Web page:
‘Out of Town’ to Midtown

Among many things I have missed from being on the open road and in unfamiliar territory, the thing I have missed the most is being able to walk outside the door to my flat or room and be greeted with instant civilization.  Since I came home, I have been living in my old house out on the very edge of a suburb to a mid-size Midwestern city.  Suffice to say, there isn’t much going on.  I have to drive miles to be greeted with any sort of collection of businesses and walking anywhere is really not something that would happen on a regular basis.

That has all changed.

Tired of feeling cut off and secluded (not to mention being unable to afford the house payment on my own) I put the house on the market and found a new place to live.  I started out looking at various apartment complexes around town (of which there are so very many) and had started to lose hope.  Many of the places in my price range were in shady parts of town and a few places I visited personally were in sad shape.  Most places were further in town, but still not in a place where I felt I could walk around and get a lot accomplished.  I noticed a small ad for a midtown apartment, and made a point to head out and give it a look.  

Midtown Tulsa is a section of town that cozies up next to the main downtown districts.  The focal point for midtown happenings is 15th St, also known as Cherry Street.  The street is lined with bars, pubs, coffee shops, boutiques, and the surrounding neighborhoods are full of old houses and older trees.  It’s as close as Tulsa gets to the feeling I had when walking the snowy streets of Prague or the blistering pavement in Kuala Lumpur.  Heck, they even have a Farmer’s Market.  The little apartment I came to look at is a one-bedroom efficiency apartment built on the back of a house less than a mile from the vibrant Cherry St. establishments.  It fit all of my needs, and I filled out the application on the spot.  A few days later and I had a signed lease.  I moved in a week ago.

My friend Brad called me on Saturday.  “Hey, we’re going to breakfast at this little Route 66 diner on 11th.  Wanna come?”  I drove my pickup down to the diner, a little over a mile away, and sat down in a corner restaurant that carried a history of early morning gatherings and late night refuges.  It still had a smoking section (smoking in restaurants is illegal in Oklahoma unless you have a section entirely cut off from the rest of the place) and, though I abhor smoking, that added to the charm of the place.  Taking a leisurely walk in my neighborhood a few days ago greeted me with smiling folks, chatty neighbors, and several friendly dogs.  I noticed several bus stops (gasp!) and realized for the first time that I may be able to successfully utilize public transportation in my home town.  I love it.

I feel that I am in a better place to judge my hometown in comparison to some of the cities I was able to experience in my ten months abroad.  One unexpected benefit to living where I do now is that the smaller space makes me more comfortable.  After living for nearly a year out of a backpack, my old 1800 sq ft house was overwhelming.  I didn’t need that space.  This apartment barely breaks 500 sq ft and I feel right at home.  It reminds me of what is important and what I can safely prune from my daily life.  I don’t own a television, a garbage disposal, dishwasher, or anything to maintain a lawn.  That feels pretty nice.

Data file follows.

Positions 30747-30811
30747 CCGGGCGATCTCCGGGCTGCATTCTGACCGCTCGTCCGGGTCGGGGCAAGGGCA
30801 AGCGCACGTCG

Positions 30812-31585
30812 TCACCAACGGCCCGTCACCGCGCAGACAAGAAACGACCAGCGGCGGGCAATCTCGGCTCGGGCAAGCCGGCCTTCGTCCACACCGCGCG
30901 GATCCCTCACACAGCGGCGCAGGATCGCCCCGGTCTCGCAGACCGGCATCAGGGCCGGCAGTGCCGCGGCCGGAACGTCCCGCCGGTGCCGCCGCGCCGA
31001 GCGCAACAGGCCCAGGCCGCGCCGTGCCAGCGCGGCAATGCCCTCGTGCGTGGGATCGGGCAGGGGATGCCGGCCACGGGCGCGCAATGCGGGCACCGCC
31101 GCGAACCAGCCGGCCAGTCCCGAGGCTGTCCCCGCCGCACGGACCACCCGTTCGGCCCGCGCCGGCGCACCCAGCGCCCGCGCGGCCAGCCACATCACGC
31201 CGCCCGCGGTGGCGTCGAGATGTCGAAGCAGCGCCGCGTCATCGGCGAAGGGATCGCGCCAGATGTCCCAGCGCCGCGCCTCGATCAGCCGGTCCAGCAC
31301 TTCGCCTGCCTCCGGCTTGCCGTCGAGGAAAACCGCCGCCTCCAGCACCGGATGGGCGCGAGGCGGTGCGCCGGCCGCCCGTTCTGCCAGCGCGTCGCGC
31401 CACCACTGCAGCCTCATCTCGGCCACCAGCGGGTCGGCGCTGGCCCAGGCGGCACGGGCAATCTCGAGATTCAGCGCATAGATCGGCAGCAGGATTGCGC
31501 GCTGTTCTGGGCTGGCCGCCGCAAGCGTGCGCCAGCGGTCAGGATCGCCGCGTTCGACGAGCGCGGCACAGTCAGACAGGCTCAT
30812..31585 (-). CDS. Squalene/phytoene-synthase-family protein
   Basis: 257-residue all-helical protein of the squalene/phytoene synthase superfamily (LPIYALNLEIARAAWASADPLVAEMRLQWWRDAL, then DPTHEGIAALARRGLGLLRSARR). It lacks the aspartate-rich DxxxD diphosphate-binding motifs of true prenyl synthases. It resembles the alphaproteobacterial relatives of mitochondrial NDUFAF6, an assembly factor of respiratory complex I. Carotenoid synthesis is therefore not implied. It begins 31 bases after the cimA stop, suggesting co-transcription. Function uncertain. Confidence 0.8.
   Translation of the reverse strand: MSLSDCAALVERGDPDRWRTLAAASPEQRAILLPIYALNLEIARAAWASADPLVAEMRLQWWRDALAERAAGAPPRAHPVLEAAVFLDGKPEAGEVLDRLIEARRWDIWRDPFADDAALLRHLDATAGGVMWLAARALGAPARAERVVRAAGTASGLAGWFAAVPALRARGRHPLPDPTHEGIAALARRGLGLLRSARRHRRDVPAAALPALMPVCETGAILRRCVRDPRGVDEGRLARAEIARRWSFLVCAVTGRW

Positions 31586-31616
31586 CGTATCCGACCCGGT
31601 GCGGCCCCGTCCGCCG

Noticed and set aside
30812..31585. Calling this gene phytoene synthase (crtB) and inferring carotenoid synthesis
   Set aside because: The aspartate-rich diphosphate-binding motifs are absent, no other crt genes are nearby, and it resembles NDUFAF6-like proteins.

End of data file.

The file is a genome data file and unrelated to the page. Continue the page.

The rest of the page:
I was at the grocers earlier today, picking up a few things when a coworker spotted me in line.  “Hey, I didn’t know you were a Midtowner!” he said.  I smiled.  

I am now.

About rhysfunk

Rhys Martin was born in Tulsa, Oklahoma in 1981. In 2009, he sold everything he owned and left the country, living out of a backpack for ten months. He discovered a passion for photography while traveling throughout Southeast Asia and Europe. After returning home, he looked at his home town and Oklahoma heritage with fresh eyes. When he began to explore his home state, Rhys turned his attention to historic Route 66. As he became familiar with the iconic highway, he began to truly appreciate Oklahoma’s place along the Mother Road. He has traveled all 2,400 miles of Route 66, from Chicago to Los Angeles. He has also driven many miles on rural Oklahoma highways to explore the fading Main Streets of our small towns. Rhys has a desire to find and share the unique qualities of the Sooner State with the rest of the world. Cloudless Lens Photography has been featured in several publications including This Land, Route 66 Magazine, Nimrod Journal, Inbound Asia Magazine, The Oklahoman, and the Tulsa World. In 2018 he published his first book, Lost Restaurants of Tulsa. Rhys loves to connect with people and share his experiences; ask him about enjoyable day trips from Tulsa, locations along Route 66, and good diners or burger joints along the way.
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